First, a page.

If she chirps at you she wants you to play with her. Or of a different type of vocalization than the primary song?
Often pushes tail downward while singing, unlike other wrens. They're so excited. Here’s their standard song: In addition to the typical song with the irregular rhythm, “Mountain” Pygmy-Owls apparently sometimes give a faster, stricter song that is very similar to the song of the Northern Saw-Whet Owl (so similar, in fact, that I suspect the two may represent a vastly underrated ID problem). I had two cats before I got as adults neither made the sound so when i got a kitten a couple years ago I didnt know what it was I thought kitteh had something in her throat or loose teeth LOL. We had a tuxedo cat who'd go "Mraa!" Peterson Field Guide to Bird Sounds of Eastern North America. I have 6 cats and they all have there cute sounds they make.. Eutamias townsendii chucks had from zero to five harmonics at approximately 2 kHz intervals. Lots of cats do that. Reasons: The Least Chipmunk is the most widespread chipmunk species in North America, occurring throughout much of the Rocky Mountain and Great Basin regions, plus the boreal forest from the Yukon to the U.P. Join Yahoo Answers and get 100 points today. A "brown-throated" subspecies of the House Wren occurs in mountains of extreme southeastern Arizona. Now, the 4-way split is universally accepted. If it is Merriam’s Chipmunk, that is very interesting, because it can be given in a steady and prolonged series that I haven’t attributed to chipmunks.
Are they representatives of an anomalous local dialect? They sound so cute. Short-winged, often keeping its longish tail either cocked above the line of the body or slightly drooped. At the moment, I’m still a little skeptical that “interior” Northern Pygmy-Owls sing significantly faster than “coastal” Northern Pygmy-Owls on average, but I have long agreed that “Mountain” Pygmy-Owls (Glaucidium gnoma gnoma), which breed from southern Arizona south through Mexico, sing very differently from californicum and probably deserve species status.
1994), but I can’t find a published spectrogram of this particular sound. Up to a point, that jives with the information I have, but what to make of the two birds from Monterey County that sing at a rate of about 80 notes/minute?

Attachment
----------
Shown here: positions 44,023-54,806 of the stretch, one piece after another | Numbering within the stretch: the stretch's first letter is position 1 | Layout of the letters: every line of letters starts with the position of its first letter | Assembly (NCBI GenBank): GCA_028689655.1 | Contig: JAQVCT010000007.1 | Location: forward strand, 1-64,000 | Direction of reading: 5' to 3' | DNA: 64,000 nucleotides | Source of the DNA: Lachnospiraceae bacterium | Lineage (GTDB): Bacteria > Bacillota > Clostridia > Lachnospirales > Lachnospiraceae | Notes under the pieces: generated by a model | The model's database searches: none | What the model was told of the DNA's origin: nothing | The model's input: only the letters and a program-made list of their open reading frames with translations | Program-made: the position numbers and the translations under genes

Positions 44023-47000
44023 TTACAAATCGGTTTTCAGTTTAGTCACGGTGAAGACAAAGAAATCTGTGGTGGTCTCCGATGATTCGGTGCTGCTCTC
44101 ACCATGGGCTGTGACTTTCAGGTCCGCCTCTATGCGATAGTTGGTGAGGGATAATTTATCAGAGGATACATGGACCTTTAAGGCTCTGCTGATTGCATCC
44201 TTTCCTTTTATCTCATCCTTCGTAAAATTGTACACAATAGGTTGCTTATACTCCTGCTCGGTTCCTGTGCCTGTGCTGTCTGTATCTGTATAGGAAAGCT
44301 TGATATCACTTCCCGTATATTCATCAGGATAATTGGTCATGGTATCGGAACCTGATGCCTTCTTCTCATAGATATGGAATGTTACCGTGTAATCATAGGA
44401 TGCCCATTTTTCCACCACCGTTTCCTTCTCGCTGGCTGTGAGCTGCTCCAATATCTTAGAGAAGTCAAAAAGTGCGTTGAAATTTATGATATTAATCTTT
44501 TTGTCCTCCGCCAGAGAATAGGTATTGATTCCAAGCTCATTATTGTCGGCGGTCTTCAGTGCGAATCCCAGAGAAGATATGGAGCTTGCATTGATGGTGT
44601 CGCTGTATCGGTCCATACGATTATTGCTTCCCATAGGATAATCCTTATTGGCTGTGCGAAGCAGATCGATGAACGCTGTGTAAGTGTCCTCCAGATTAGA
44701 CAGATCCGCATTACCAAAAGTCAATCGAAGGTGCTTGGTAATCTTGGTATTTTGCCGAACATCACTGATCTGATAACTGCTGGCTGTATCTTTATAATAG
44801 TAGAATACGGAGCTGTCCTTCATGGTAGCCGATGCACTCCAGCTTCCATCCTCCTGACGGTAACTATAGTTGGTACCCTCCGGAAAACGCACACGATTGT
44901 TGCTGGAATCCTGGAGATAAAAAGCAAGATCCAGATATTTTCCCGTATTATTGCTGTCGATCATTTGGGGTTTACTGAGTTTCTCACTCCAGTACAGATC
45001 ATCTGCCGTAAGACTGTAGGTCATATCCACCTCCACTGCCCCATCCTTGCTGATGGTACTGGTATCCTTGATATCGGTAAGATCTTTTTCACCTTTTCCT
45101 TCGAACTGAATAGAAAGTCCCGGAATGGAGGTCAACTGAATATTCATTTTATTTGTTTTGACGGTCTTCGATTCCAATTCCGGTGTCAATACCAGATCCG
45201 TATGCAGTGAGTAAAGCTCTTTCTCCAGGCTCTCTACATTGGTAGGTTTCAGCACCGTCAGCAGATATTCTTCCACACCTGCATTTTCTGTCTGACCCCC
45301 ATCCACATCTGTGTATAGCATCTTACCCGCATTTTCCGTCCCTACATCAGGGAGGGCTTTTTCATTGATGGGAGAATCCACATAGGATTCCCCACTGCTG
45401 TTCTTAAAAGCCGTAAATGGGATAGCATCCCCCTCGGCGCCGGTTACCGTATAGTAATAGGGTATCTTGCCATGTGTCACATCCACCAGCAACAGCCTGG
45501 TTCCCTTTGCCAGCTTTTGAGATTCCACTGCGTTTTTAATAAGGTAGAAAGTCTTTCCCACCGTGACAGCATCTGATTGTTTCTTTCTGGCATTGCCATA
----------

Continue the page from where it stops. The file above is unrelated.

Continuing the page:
How about from an Eastern? The best evidence came from a 1976 paper by Leonard Brand in the journal Animal Behaviour: “The vocal repertoire of chipmunks (Genus Eutamias) in California” (email me for a PDF copy). Cats make it when they see a bird outside the window, or a mouse in the house, or in your case a fly. The vocalizations of Least and Eastern Chipmunks have been described in the literature (e.g., Bergstrom & Hoffman 1991, Burke da Silva et al. Get Chipmunk Sounds from Soundsnap, the Leading Sound Library for Unlimited SFX Downloads. Their lowest frequencies were at the beginning and end, with higher frequencies in the middle of the syllable. I was particularly struck by Rich Hoyer’s understanding of a stepwise slowing trend in pygmy-owl song rates as you move counterclockwise from Mexico to Colorado to California to Baja California Sur. Are they not even pygmy-owls at all? The “chuck” call of Eastern Chipmunk has been well studied, and I’ve heard a couple of recordings of it (e.g.. My cats do it all the time when they see birds outside or a laser light on ceiling....its cute. I love to watch his little whiskers quiver. I have cautioned many times about claims of pygmy-owl there because of this note. Individuals in the Caribbean and South America tend to be warmer colored and have somewhat different voices. In addition to the comments on my recent pygmy-owl post, I got five private emails, all of which also implicated Merriam’s Chipmunk as the likely source of the pygmy-owl-like sound. The note shape is pretty classic, with a sharp initial upslur and terminal downslur, and an overall barely downslurred trend to the rest of the note. Song is a long, bubbly jumble of trills and scolds given by both males and females. actually has two species, Least and Eastern: If I had been paying attention, I could have identified the little guy to species by looking at his size, shape, and facial striping — but I wasn’t paying attention, so now, alas, I have to use the recording to figure out which ‘munk was chipping. I live in Monterey County and probably know the spot better than any other birder. The notes are quite short, about half the length of the average Northern Pygmy-Owl note; The rate of the series is quite fast (on average about 1 note every 0.66 sec), which is more than twice as fast as you’d expect from pygmy-owls from California; The pitch of the notes is just a little high, about 1.5 kHz, while most Northern Pygmy-Owl notes fall just above 1.0 kHz; Oddly, Andrew reports that the sound was coming not from a tree or bush, but from somewhere on the ground.